Praia Islet is located about 1.2 km off Graciosa Island, one of the nine main islands of the Azores Archipelago (Fig. 1) and is a breeding site for several seabird species, including three Charadriiforms and five Procellariiforms – two species are winter breeders (Barolo Shearwater, Puffinus lherminieri and Band-rumped storm-petrel, Hydrobates castro) and all the others breed during the summer (Monteiro et al. 1999; Bolton et al. 2008). The islet is a natural reserve and Graciosa is classified by UNESCO as a Biosphere Reserve (UNESCO 2007). Fieldwork took place from May to July 2016, coinciding with the breeding season of most seabirds that breed in the islet (Cory´s Shearwater, Calonectris borealis; Monteiro’s storm-petrel, H. monteiroi, Bulwer´s petrel, Bulweria bulwerii; Common tern, Sterna hirundo; Roseate tern, S. dougallii and Sooty tern, Onichoprion fuscatus). Lizards were caught by hand or in traps made from 5-litre plastic containers baited with pieces of fresh fruit. Samples for SI analysis were collected in two different areas, approximately 200 m apart to try to minimise the resampling of individuals across sampling areas. One area was around the support house on the west side of the islet (Fig. 1), which was defined as the area with a low density of nesting birds. The other area was on the east side of the islet around an area with 58 artificial nests of Monteiro’s storm-petrel (Fig. 1). Sample analysis was divided into two periods: 31 May–8 June, corresponding to the incubation stage of Monteiro’s storm-petrels and 3–16 July, corresponding to the chick-rearing stage (Bolton et al. 2008).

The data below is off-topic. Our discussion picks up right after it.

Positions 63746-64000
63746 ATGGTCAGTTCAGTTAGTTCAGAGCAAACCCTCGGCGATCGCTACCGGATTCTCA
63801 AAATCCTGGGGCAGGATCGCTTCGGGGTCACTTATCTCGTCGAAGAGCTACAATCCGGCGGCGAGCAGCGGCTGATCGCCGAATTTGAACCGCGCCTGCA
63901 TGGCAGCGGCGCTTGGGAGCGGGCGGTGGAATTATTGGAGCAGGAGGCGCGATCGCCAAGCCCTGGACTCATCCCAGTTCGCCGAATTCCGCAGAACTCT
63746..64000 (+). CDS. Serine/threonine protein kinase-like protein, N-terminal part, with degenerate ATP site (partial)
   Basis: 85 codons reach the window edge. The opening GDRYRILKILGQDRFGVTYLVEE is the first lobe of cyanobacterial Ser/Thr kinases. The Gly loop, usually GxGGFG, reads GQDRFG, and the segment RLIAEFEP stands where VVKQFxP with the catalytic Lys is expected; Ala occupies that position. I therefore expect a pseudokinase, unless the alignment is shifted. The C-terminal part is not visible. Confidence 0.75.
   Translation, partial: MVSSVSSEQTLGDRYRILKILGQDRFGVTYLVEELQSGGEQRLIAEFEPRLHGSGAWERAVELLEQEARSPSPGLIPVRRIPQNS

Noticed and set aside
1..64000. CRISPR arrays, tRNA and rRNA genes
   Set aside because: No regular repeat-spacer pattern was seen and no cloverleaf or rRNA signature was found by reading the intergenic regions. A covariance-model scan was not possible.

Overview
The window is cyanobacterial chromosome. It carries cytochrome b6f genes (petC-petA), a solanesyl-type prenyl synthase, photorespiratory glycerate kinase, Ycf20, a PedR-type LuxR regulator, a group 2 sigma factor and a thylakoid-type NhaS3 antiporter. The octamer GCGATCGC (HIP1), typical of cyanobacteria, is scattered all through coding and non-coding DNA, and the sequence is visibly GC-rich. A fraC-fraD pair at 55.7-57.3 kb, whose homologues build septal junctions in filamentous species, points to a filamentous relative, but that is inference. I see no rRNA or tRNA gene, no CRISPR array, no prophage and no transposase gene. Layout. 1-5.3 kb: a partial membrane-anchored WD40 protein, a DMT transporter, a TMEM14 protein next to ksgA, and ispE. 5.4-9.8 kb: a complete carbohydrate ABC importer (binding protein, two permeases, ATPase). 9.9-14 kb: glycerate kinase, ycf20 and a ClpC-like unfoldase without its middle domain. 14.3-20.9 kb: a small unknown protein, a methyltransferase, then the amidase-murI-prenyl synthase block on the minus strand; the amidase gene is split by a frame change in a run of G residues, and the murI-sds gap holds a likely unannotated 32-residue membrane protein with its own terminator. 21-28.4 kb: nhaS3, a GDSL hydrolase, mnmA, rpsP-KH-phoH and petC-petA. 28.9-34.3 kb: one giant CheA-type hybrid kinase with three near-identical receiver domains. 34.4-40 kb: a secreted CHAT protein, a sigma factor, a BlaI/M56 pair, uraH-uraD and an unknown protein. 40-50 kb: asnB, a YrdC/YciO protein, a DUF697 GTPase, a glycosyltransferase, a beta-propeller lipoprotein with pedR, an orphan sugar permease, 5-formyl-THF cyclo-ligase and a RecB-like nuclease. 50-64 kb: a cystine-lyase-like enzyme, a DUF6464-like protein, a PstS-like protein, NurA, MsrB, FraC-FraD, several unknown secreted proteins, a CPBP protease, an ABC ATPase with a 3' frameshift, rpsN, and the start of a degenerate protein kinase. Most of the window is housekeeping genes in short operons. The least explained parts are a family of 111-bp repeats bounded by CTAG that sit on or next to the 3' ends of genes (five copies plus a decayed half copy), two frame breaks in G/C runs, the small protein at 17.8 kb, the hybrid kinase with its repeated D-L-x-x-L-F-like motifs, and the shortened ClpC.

Figure 1. 

A. Location of Praia Islet in the Azores Archipelago. Squares marked in the east and north-east of the islet indicate the location of artificial nests of Monteiro’s storm-petrel, Hydrobates monteiroi; the diamond symbol in the west of the islet indicates the location of the house. Adapted from Bried and Neves (2014); B. Study area - location ‘Nests’; C. Study area - location ‘House’.

Caught lizards were brought to the support house, measured (snout–vent length, SVL) and weighed. Faecal samples were collected by gentle palpation of the abdomen and stored in 70% ethanol. A blood sample (5–10 μL) was drawn with a sterile insulin syringe (0.33 × 12.7 mm, 29G) from the caudal vein (see Divers and Mader 2005) and stored in 70% ethanol. The base of the tail was disinfected using cotton dampened in 90% ethanol. After the procedure, which took approximately 10 minutes, the lizards were released where they were captured.